2.7.Data extraction

After assessing the quality of the articles, 13 were selected and their related data including author/year of publication, study setting, study design, method, and a concise report of key findings were extracted in accordance with PRISMA provisions. Finally, the study data were divided into three conceptual categories by three researchers, and the researchers agreed on one category. The practical suggestions were also categorized in the same way.

2.8.Ethical approval

Ethical approval was obtained from the ethics committee of Qazvin University of Medical Sciences (ethics code IR. QUMS. REC. 1400. 201).

3.Results

1214 publication were found, which included 399 duplicates and were thus omitted. 725 studies was also rejected after reviewing the titles and abstracts. A full text review furthermore excluded 77 articles. Finally, 13 articles were included in the study to answer the research question (Fig. 1).

Fig. 1.

Flow diagram of the literature search.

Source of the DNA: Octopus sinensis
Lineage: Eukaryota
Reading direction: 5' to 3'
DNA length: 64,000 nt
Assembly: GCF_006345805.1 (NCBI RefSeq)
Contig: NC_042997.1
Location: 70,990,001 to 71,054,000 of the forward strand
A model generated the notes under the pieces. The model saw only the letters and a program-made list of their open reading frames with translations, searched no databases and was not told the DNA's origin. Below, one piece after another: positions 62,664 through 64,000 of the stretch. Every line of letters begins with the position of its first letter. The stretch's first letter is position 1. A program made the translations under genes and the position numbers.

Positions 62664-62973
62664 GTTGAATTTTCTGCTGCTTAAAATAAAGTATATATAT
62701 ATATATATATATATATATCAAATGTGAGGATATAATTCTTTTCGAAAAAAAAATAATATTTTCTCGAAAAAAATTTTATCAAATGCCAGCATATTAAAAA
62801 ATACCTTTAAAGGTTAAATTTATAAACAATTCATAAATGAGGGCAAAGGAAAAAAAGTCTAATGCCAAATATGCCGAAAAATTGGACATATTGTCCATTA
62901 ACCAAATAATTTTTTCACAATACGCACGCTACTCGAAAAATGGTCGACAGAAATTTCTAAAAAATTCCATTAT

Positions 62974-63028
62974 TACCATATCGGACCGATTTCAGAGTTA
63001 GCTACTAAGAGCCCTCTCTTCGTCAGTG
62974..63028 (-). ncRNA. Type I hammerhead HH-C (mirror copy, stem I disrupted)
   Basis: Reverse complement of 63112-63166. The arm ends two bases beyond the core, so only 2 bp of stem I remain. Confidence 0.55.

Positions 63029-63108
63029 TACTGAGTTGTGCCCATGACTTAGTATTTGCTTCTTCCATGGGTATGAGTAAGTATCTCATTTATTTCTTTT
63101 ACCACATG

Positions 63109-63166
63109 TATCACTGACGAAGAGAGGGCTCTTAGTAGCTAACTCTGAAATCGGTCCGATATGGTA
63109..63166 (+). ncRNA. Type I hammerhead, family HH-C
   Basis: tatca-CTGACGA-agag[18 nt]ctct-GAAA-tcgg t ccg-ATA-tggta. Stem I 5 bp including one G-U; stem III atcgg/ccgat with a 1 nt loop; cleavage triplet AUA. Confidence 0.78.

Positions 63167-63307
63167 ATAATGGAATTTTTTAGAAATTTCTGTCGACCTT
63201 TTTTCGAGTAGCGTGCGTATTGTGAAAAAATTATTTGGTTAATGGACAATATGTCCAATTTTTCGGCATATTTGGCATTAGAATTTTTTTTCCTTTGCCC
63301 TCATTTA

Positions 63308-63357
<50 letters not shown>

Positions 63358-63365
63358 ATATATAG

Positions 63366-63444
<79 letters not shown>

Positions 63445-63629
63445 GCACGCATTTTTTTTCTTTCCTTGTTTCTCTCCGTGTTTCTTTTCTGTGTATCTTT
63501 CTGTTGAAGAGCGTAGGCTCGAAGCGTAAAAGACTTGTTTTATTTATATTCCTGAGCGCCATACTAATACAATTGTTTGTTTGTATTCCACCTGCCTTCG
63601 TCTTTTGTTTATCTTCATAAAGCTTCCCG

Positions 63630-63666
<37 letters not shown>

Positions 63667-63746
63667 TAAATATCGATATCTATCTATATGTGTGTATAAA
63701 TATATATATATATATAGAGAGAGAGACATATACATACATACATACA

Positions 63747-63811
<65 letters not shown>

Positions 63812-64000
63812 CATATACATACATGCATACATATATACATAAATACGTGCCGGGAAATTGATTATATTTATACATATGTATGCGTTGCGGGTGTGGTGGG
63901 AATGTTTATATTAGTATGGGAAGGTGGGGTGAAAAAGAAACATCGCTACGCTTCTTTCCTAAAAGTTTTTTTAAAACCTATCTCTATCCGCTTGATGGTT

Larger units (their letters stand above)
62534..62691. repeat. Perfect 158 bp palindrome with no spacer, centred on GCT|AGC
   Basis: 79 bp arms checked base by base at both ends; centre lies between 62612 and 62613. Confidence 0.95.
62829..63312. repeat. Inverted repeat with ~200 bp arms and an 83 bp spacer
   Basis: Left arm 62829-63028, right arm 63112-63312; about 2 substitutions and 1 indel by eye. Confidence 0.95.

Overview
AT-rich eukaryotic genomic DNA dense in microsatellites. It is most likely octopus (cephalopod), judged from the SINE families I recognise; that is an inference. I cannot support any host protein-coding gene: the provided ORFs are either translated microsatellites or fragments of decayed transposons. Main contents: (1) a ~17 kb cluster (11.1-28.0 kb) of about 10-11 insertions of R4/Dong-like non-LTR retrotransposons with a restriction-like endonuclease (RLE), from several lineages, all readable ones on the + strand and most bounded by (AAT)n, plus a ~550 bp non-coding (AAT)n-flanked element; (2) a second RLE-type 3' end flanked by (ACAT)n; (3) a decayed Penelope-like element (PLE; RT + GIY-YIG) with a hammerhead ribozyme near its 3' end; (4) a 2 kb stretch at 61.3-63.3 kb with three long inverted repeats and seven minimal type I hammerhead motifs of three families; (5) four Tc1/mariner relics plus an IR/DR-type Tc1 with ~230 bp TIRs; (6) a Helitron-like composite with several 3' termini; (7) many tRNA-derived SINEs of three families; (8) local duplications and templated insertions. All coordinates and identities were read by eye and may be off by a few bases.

Flow diagram of the literature search.

Data related to the 13 articles were reviewed, including author name, publication year, statistical population, study purpose, type of study, and a summary of key findings (Table 2). A review of time series studies on social distancing has shown that this strategy has been effective in China, most European countries including Sweden, Norway, Italy and Spain, as well as the United States, Brazil, Australia, New Zealand and Iran. In Indonesia, social distance had no statistically significant effect on the COVID-19 pandemic.

Table 2

Data of articles included in the review

AuthorsStatistical populationStudy purposeStudy methodSurveyed indexStarting pointFinal pointKey findings